Tuesday, September 13, 2011

If You Can't Describe Your Story, There Probably Isn't A Story

I talk about this all of the time in writing classes when we discuss thesis statements. If you can't sum up your paper in a single sentence, then there is a pretty good chance the paper has some problems. This isn't anything original. I heard a talk show host say the same thing with callers. She required callers to state their question in a single sentence. If, however, someone started chiming in with comments such as "I have to give you a little back story" or "let me explain something first" she would cut them off. The issue was simple. They didn't know what their problem was.

I relate this same thought when I read query letters or listen to pitches. The majority of the time (I'm talking 99% here), when I have an author who can't get to the point about what their story is about, the story does have huge issues. There is no purpose, no theme, no central story arc and probably a lot of unneccessary details being thrown in. Simply put, what has happened is the author has just started writing and ended up with something. When they talk to critique partners, the story is often seen out of context, or work is done to individual scenes, but the continuity of the story is simply not there.

The same goes for what the author says about their story. When I ask, "so, what is your story about?" and all the author can do is tell me a setting, or the type of characters, this explains a lot. The author didn't tell me about the story, they told me about something that should be in the background. For example, if I asked someone what GONE WITH THE WIND was about, and the author said "This is a Civil War story set in the south to show the impact of the war on families" then they missed the mark. The story is about Scarlett. That is what needs to be brought to the forefront.

I think I mentioned this before, but I did a workshop with a writing chapter and we were talking about summing up their books for query letters. Most authors cringed when I said we would be doing this. Like most authors they all complained about how hard it was. What was discovered though, was the process of summing up the story wasn't tough, it was the fact that the majority of the authors in the room had stories that didn't have a focus. They had manuscripts, characters and story elements, but no real story.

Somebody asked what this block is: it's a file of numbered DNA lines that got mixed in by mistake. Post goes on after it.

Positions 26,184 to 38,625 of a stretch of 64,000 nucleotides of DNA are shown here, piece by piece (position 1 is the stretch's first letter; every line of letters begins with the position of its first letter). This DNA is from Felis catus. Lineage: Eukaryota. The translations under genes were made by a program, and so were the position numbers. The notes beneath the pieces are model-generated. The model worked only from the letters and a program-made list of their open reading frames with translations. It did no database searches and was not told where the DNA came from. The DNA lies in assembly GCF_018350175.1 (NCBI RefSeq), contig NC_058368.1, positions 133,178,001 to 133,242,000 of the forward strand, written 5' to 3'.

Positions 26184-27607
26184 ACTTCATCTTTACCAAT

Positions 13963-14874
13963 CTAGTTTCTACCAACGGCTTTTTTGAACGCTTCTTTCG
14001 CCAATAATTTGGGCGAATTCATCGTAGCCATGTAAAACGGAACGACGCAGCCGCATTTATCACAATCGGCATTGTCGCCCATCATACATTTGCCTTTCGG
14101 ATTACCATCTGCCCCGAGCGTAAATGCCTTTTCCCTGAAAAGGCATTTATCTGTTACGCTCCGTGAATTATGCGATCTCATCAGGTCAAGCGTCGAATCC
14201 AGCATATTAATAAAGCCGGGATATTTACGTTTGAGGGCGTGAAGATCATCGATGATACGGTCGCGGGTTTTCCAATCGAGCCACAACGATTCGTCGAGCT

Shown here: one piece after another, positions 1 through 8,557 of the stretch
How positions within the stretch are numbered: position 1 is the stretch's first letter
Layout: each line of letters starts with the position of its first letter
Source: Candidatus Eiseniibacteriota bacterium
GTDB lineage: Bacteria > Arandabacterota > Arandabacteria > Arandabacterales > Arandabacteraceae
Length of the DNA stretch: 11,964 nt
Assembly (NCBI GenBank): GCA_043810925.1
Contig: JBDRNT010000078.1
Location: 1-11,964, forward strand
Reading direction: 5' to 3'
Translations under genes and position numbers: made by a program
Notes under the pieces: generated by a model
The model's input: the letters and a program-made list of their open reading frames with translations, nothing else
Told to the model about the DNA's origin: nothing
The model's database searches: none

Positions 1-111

So, where do we start with this process? If we are writing a query letter or pitching to an editor, when do we start? BEFORE you write the story. Sorry to say this, but this is one more reason why you should be plotting stories.

Oh, and let me add one more note. Not being able to tell your story can not be blamed on your anxiety over writing a query or pitching to someone. That anxiety is coming from you 100% and the fact that, again, in most of the cases, your brain is saying to you, "what do you think you are doing? You don't have a story to tell so let me just make a few things up and hope for the best." Probably not the best approach to take.



  1. Wonderful post--and a great reminder since I'm brainstorming a new story right now.

  2. You're absolutely right,Scott. Thanks for the post!

  3. Right, right, right. That's why I decided to go back over my manuscript and try to outline what was happening chapter by chapter and why it was happening. I'm learning a lot about my characters as I do this and my end result will be a much better story! Good reminder-I know you've said this before but it needed to be said again!!!

  4. So true. I've learned the hard way that I better have a clear idea of the story before I spend weeks writing chapters that go nowhere.

    Bonnie Ferrante

  5. I have to agree with you. I'm a big fan of Stephen King's book called On Writing. His approach is to "find an artifact" and start digging (writing). I've been doing this for a long time. Just starting with a small inspiration and going from there. BUT lately I've completely found the benefit of plotting and getting a good idea of where I'm going before I put my pen to paper. . .Not to say Stephen King's approach isn't valid. I'm just not as huge a writing genius as he is.

  6. I've found that writing the blurb that would go in the query letter (if I pitched it) or on the back cover (if I self-pubbed it) helps catch some plotting issues in advance. :)

  7. Wonderful post, and a great reminder to hone the story until you have an "elevator pitch" for it--that one or two sentence (short sentences) method of telling your story.